As the once diffuse, even rarefied, art landscape of greater Detroit expands and solidifies with what seems like each passing week, we find ourselves learning a lot of new names and addresses. Some of these are for projects relocating into the city’s core (with G.R. N’Namdi Gallery following CPOP and Detroit Artists Market into the Woodward corridor) while others are first-timers taking the plunge (Detroit Exchange and Grey Gallery, among the latest rookies on the roster). And since fall is always one of the busiest times on the visual arts calendar, we’re clearly faced with an embarrassment of riches this year.
George N’Namdi opens the doors this Friday, Sept. 14, to what could conceivably be called the art venue of the decade, at 66 E. Forest (between Woodward and John R). His ambitious plans include space for other galleries, a bookstore, a coffeehouse and more. And the first show in the new digs is “Home,” new works by internationally renowned Detroit artist Al Loving (through Oct. 20). Call 313-831-8700.
Just half a block away from N’Namdi is DAM, the Detroit Artists Market (4719 Woodward), which also opens a new show on Friday, from 7 to 10 p.m. “Ritual” brings together 15 artists (among them, Pi Benio, Jose Antonio Gomez, Bill Sanders and Christopher Scalise) who explore the realm of popular myths and practices, from tattooing to James Dean to car culture and beyond. Call 313-832-8540.
Adding to the general hoopla and hysteria that same evening is the opening of “Up from the Streets: Detroit Art from the Duffy Collection,” a huge, vibrant examination of the 1960s and ’70s Cass Corridor art explosion collected by Detroit industrialist James F. Duffy Jr. The show will be housed in both the Community Arts Gallery (150 Community Arts Building) and Elaine L. Jacob Gallery (480 W. Hancock) at Wayne State University through Dec. 21. Call 313-993-7813.
In related exhibitions, the Detroit Institute of Arts presents “Gordon Newton: Selections from the James F. Duffy, Jr. Gift” through Nov. 4; and the Center Galleries offer “Blue: The Life and Work of Bradley Jones” through Oct. 6 — both being closer looks at the work of pivotal Cass Corridor artists.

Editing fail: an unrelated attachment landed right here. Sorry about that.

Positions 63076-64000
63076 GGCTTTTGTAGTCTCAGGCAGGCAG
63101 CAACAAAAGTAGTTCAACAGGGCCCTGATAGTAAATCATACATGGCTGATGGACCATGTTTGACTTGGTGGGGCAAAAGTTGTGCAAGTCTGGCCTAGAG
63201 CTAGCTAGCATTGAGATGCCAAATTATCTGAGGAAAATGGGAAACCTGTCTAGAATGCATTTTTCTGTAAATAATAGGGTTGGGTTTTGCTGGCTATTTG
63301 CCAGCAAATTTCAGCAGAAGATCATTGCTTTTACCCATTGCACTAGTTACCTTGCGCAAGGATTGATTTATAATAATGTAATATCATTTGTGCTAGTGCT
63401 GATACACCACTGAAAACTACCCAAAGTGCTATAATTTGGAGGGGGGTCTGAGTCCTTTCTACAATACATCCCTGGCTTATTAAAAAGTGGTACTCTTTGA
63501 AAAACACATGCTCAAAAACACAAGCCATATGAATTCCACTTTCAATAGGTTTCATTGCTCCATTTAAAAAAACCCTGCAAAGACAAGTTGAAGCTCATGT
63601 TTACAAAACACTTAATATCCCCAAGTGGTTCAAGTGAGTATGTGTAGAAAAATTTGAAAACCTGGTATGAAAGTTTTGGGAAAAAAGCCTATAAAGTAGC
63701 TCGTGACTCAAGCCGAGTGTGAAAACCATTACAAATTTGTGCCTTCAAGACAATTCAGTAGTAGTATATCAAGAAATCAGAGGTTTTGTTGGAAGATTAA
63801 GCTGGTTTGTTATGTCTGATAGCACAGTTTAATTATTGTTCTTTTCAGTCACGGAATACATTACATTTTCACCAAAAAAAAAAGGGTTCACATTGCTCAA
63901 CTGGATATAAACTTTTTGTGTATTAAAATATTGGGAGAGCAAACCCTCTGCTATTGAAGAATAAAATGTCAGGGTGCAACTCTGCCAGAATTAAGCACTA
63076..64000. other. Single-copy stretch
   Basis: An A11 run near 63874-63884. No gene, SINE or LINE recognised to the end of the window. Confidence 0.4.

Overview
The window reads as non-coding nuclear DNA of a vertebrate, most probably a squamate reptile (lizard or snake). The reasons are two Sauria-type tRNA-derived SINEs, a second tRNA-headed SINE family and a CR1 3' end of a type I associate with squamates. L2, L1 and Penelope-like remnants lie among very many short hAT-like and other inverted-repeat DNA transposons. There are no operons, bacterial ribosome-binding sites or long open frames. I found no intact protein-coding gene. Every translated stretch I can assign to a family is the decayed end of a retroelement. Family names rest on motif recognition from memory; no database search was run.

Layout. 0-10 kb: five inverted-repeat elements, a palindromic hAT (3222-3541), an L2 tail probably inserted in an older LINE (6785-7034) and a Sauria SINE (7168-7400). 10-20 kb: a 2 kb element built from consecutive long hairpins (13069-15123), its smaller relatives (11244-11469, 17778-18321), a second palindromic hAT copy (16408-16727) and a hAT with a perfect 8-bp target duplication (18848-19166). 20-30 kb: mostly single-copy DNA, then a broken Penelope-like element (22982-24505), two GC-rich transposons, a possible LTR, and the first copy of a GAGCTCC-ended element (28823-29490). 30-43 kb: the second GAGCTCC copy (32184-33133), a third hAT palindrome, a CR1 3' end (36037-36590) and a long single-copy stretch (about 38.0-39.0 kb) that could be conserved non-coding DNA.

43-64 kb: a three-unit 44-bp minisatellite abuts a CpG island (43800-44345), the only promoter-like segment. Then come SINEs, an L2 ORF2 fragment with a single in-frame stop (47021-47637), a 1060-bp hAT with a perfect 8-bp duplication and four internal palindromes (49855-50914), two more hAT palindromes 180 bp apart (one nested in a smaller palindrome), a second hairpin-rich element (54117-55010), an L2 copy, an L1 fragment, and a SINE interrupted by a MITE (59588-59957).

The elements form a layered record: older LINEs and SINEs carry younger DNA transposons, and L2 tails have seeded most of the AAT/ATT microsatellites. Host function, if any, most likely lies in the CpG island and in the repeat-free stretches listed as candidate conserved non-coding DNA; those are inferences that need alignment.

If the night of Sept. 14 doesn’t give you sore eyeballs, then the next evening at detroit contemporary (5141 Rosa Parks Blvd., Detroit) should do the trick. The unbelievable array of installations and performances that will occur there from 5 p.m. to midnight is detailed elsewhere in this issue (see Nate Cavalieri’s preview in What’s Happening), but “A Man at a Desk,” the latest brainstorm from Detroit artist Nelson Smith is a cool TV nervous breakdown not to be missed. Call 313-898-4ART.
Just over the event horizon at CPOP is the Oct. 6-28 pairing of Detroit diva Niagara (in a comix installation called “Tomorrow’s Another Night”) and the gallery’s first-ever black-and-white group show (“Total Absence/Total Presence” featuring works by Bask, Glenn Barr, Mark Dancey, Camilo Pardo, Tom Thewes and David Williams). Opening night is Oct. 6, from 6 to 11 p.m. Then in November, look for the latest from Matt Gordon, Renata Palubinskas and Ryan Lee. Call 313-833-9901.
Hot new player on the block Grey Gallery (1 John R, sixth floor, corner of Woodward downtown) comes back mighty strong with “Lollypop Lust,” a one-woman show by young Miami artist Annie Wharton who stretches vinyl instead of canvas and paints with cookie cutters (Oct. 12-Nov. 8). Beginning Nov. 10, Grey presents “Flesh,” a look at new ideas by painter Ron Morosan and mixed-media artist Cy Karimpour. Call 313-965-0709 for hours.
Also forging into the downtown art wilderness is another transplant, this one from Pontiac: notably MONA, the Museum of New Art (1249 Washington Blvd. — open Wednesday-Sunday, 1-6 p.m.). “Documenta USA,” the latest in its mind-expanding series of archival installations, is discussed by Glen Mannisto in this issue (see What’s Happening). Call 248-210-7560.
From downtown, all roads lead to art, as a trip south on I-75 to Wyandotte’s Biddle Gallery (2840 Biddle Ave.) demonstrates. The gallery’s new show, “Post-mortem” (Sept. 17-Nov. 5), is a retrospective of work by the late Jim Slack, an artist who gave no quarter when it came to controversial imagery. Call 734-281-4779.
Or a trip north on I-75 will bring you to Revolution Gallery (23257 Woodward, Ferndale), one of the original watering holes of the postmodern spirit in these parts. From Oct. 27 to Dec. 1, this handsome, luminous expanse presents “From Detroit,” a group show including new work from Patrick Burton, Jim Chatelain, Brenda Goodman and Peter Williams, among others. The Oct. 27 opening is from 5 to 7 p.m. Call 248-541-3444.
Then the ultimate pilgrimage, “way out” on Woodward, brings you to the Cranbrook Art Museum (actually just a quick jaunt and always worth it) for an encounter (Sept. 16-Nov. 25) with three video installations by Chicago-based artist Iñigo Manglano-Ovalle. Utilizing the ambience of modernist architecture by Mies van der Rohe, Manglano-Ovalle makes deeply political statements about power and control, as in Le Baiser/The Kiss (1999, pictured). The museum is at 39221 Woodward, just north of Birmingham. Call 1-877-462-7262.
Return to the Fall Guide home page for more features and choice events.George Tysh is Metro Times arts editor. E-mail him at email@example.com
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